Pete Dye, 89, Remains One of Golf's Great Architects

Pete Dye, 89, Remains One of Golf's Great Architects

Born two years before Charles Lindbergh flew the Spirit of St. Louis across the Atlantic, Pete Dye remains steadfast against grounding himself.

Instead, he continues to move ground.

"I haven't any idea why I don't retire," Dye said. "I just keep digging. ... I'll stop just when the man upstairs takes me."

Although the distinctive and world-renown golf course designer will turn 89 next month, he will continue to add to a legacy that includes TPC Sawgrass (Florida), PGA West Stadium Course (California), Crooked Stick Golf Club (Indiana), Whistling Straits (Wisconsin), the Ocean Course at Kiawah Island (South Carolina), Harbour Town Golf Links (South Carolina) and Teeth of the Dog (Dominican Republic).

His courses are scenic and thought provoking while at the same time unnerving and, for many, diabolical considering his bountiful use of perplexing angles, deep bunkers, moguls and humps and water hazards.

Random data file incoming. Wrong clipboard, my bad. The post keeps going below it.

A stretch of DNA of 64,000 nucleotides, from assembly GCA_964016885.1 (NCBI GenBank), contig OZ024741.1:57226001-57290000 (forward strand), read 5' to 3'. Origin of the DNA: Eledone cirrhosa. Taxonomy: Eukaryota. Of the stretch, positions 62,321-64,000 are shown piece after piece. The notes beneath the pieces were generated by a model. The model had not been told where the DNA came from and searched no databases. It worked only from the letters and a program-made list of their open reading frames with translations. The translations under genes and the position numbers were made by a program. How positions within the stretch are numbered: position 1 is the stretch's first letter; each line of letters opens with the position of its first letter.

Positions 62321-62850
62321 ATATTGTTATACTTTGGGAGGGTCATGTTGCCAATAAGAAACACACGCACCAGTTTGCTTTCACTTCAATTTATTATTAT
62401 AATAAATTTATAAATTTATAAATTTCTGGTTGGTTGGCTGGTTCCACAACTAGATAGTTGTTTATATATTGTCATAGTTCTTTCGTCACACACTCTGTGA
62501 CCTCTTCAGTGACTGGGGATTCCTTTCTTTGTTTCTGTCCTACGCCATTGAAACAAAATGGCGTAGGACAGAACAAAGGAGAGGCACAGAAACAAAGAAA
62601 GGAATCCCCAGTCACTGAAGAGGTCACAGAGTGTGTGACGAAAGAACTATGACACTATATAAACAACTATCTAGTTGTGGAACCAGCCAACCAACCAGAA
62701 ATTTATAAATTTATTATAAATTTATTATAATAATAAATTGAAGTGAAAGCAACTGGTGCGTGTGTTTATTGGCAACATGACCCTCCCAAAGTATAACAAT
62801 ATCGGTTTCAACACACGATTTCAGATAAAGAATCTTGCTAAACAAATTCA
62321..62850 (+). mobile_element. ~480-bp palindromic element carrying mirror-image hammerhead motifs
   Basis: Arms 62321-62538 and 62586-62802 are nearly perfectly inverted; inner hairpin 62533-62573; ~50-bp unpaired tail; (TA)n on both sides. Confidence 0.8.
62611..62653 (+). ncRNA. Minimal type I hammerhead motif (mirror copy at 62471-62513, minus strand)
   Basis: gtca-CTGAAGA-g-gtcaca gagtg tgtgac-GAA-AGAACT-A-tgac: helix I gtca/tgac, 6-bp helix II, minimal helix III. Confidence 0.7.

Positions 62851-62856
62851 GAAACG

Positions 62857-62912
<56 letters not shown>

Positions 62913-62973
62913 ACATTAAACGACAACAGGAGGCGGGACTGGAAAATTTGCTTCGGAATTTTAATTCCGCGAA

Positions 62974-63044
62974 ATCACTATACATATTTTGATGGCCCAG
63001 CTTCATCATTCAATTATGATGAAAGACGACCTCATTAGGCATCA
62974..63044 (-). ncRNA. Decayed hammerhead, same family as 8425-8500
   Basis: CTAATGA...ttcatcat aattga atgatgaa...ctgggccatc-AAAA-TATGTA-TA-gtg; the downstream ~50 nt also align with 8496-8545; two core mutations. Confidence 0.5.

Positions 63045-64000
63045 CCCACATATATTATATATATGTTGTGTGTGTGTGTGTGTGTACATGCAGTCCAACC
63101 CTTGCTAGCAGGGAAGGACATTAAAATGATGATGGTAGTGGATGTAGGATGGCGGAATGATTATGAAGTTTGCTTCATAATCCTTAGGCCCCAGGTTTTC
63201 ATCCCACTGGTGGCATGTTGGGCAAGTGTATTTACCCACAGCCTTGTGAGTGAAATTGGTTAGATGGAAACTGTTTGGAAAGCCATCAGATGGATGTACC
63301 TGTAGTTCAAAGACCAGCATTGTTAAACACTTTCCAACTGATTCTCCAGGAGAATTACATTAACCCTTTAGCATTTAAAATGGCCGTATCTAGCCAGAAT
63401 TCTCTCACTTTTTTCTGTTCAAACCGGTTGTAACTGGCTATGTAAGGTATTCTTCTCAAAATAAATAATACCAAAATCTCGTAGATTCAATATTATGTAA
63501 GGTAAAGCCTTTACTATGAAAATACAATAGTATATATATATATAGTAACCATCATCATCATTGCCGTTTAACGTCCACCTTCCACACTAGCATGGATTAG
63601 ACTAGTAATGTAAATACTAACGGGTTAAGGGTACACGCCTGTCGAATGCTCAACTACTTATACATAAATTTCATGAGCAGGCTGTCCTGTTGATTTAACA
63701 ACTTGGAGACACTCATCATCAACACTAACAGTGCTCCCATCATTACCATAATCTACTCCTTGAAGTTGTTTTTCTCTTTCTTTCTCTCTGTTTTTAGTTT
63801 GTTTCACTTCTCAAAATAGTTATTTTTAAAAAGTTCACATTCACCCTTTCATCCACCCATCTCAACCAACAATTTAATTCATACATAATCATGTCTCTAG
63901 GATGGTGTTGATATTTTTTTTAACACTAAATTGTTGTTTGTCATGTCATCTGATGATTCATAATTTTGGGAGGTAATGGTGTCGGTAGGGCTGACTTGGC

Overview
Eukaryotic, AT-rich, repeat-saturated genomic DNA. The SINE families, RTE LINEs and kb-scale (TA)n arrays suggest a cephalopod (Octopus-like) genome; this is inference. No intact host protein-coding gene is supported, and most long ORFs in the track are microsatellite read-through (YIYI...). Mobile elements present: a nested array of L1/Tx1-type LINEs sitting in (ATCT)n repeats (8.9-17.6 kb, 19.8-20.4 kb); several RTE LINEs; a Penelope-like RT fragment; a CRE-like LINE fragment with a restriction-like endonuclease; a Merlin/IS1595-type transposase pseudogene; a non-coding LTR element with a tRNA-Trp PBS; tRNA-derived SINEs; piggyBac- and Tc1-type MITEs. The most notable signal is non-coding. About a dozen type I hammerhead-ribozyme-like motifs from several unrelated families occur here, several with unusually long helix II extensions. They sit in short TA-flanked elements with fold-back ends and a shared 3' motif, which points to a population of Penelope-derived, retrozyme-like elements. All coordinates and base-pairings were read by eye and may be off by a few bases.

PGA Tour star Jim Furyk once said Dye's designs are "visually intimidating." World No. 1 Rory McIlroy said Dye's courses provide more of a mental challenge than a physical one.

His 17th hole at TPC Sawgrass and its island green is one of the most famous – and cursed – holes in the world.

Dye's latest signature is the Ford Plantation in Richmond Hill, Ga., 18 miles south of Savannah. The sprawling 1,800-acre coastal setting in Low Country Georgia was once the winter retreat for Henry Ford.

Dye also said he's been in contact with Herb Kohler, who owns Whistling Straights, home to the 2015 PGA Championship. Dye said only subtle changes will be made to the course before the championship.

And Dye said he's still talking PGA Tour commissioner Tim Finchem about TPC Sawgrass, home to The Players Championship.